“In winter we normally have around 3,000 reports for potholes per month. This last winter we had around 5,500 reports a month.”
That’s where Velocity comes in. Its 18-tonne truck and three-man team begin their work on the damaged road. With one worker driving the truck, another controls a hose connected to it. With this, he starts by using high-velocity air to remove dust and debris from the defect being fixed. A cold emulsion is then forced, at pressure, through the hose into all the cracks and crevices, sealing the hole and protecting it from the ingress of water, which is what often causes potholes.
Finally, an aggregate mix of stones is fired at high velocity through the hose, while being coated with emulsion, and the surface is levelled off. With a sweep and smooth with a compression tool called a Wacker, the job is done – and it’s all taken only a matter of minutes. This isn’t like the usual repair, with slow-moving wheelbarrows, heating of materials and filling, where it can take hours to sort one pothole.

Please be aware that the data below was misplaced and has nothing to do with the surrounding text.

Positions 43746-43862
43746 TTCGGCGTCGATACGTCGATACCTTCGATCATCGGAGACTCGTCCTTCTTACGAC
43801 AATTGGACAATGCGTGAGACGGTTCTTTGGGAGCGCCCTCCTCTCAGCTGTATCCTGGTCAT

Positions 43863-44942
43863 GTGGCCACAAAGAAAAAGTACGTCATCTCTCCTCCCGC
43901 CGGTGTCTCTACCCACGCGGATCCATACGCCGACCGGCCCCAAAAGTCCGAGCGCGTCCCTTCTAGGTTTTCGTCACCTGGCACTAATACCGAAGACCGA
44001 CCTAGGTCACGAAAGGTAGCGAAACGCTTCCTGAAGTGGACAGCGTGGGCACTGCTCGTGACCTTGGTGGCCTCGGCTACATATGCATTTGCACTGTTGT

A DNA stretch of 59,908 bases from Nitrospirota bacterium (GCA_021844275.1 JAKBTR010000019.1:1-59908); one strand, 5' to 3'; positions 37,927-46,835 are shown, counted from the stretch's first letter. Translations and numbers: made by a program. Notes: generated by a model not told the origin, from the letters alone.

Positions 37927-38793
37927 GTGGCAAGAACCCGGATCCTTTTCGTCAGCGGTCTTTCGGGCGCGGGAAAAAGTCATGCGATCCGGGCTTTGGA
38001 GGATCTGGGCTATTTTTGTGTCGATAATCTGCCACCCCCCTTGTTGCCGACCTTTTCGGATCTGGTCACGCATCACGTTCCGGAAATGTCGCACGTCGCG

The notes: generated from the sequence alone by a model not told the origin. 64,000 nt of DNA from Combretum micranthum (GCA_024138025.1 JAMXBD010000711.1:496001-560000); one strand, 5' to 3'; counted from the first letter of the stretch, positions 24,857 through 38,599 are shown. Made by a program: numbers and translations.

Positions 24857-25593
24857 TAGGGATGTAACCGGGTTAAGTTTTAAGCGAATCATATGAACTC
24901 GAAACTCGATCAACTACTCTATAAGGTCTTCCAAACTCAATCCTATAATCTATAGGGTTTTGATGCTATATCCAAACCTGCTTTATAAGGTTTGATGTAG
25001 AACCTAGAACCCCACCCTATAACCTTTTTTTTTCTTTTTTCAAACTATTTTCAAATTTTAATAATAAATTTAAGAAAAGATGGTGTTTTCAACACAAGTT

But what about blocking the narrow lanes Velocity is working on? “You can’t just close off rural roads,” Whitehead says. Yet that’s not a problem here – as the material is straight from the truck and the process is so quick, the team is always on the move. So the council doesn’t have to close the road. When a vehicle does appear, the crew simply moves out of the way and then carries on. “You just drop it in and move on,” Whitehead adds.
That means vehicles are driving on the fix just after the team has finished. Again, it’s not a problem for this latest process. Velocity claims that the repair will instantly take a vehicle of up to 44 tonnes. This seems a bold statement, but when a small lorry heads our way, it’s as if it’s been planted to demonstrate – it drives over the new patches without leaving a mark.
That speedy process, plus the small amount of material and preparation required, means that the number of defects each team can get to in a day is helping to make a dent in the large number of potholes and problems. “There’s enough material in the lorry to do around 150 to 200 defects, depending on their size,” Stanbrook tells us.